Meteorologist Mike Adcock was next with an average accuracy rating of 75.3%. Mike’s also underestimated the activity level of the season in general, as his overall outlook trended lower than the actual figures, with his tropical storm outlook at -2, typhoon formation potential at -2, and super typhoon expectations at -3.

Finally, Weather caster Michael Williams finished last in the group with an average accuracy rate of 74.6%. Michael also underestimated the overall level of the 2016 season, missing the tropical storm outlook by -5, typhoon formation potential by -3, and super typhoon expectations at -2.

Overall, the WPACWX.com team finished with an overall average of 82.3%, with a general underestimation of the level of 2016 tropical cyclone activity. We missed the tropical storm outlook by -3, the typhoon potential by -2, and the super typhoon expectations by -1.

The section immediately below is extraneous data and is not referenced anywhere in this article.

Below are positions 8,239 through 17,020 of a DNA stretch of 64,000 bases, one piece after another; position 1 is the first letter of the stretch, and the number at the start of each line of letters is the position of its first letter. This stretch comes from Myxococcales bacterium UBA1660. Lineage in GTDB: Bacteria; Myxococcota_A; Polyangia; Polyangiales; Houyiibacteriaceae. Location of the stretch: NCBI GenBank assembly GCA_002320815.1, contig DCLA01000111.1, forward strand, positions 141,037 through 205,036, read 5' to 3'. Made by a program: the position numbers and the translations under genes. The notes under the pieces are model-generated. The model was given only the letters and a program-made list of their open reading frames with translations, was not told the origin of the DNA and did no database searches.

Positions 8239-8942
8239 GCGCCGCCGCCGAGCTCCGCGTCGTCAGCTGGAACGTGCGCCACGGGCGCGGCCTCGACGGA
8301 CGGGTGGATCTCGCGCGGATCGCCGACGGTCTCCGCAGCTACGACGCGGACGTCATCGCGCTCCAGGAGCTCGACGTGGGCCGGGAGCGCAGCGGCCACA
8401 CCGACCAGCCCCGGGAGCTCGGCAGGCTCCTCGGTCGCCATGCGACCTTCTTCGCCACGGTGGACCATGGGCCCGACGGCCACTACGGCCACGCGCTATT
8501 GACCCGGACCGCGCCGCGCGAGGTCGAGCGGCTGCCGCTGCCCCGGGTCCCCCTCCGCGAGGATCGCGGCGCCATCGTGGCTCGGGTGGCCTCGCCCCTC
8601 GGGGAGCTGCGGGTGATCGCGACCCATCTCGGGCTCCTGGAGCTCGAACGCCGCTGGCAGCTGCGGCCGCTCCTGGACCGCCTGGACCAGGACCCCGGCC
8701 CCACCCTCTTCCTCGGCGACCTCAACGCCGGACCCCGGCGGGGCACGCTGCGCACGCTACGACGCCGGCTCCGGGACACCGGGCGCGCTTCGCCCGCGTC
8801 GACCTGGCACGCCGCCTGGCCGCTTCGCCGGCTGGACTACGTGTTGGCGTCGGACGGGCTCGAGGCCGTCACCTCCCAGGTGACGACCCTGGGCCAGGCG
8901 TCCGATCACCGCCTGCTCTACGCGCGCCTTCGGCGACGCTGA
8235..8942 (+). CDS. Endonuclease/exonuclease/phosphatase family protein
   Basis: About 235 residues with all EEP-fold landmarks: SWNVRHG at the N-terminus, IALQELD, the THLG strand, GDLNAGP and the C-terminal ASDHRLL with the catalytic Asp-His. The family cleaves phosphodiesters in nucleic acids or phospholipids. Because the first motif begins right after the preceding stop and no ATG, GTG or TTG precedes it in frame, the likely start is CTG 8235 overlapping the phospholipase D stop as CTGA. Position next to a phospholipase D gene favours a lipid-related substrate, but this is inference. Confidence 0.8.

Thus ends the 2016 Northwestern Pacific Typhoon Season, and overall, we think we did pretty well. Congratulations to our Robert Speta, and stay tuned, because our outlook for the 2017 season will be here before you know it!

Here’s a little bit about each of the prognosticators:

Meteorologist Robert Speta is a Broadcast/Operational Meteorologist and the creator of westernpacificweather.com. He has eight years of Operational Meteorology experience in the United States Navy and is currently on air casting the weather for international news network NHK World. Robert is also a member of the American Meteorological Society.

Meteorologist Mike Adcock is an Operational Meteorologist with 16 years of experience in the United States Air Force.  During that time, Mike has forecasted weather in six of seven continents with a focus on aviation meteorology.  Currently, he is working toward a MS Geosciences degree from Mississippi State.  Mike has also been a member of the American Meteorological Society since December 2010.


WeatherCaster Patrick Malejana is based in Long Island, NY where he is working as an Operations Administrator with a private jet charter company.  Pat lived in the Philippines for 15 years and frequent typhoons hitting the country got him interested with meteorology. Pat has a B.S. in Aerospace Systems Technology.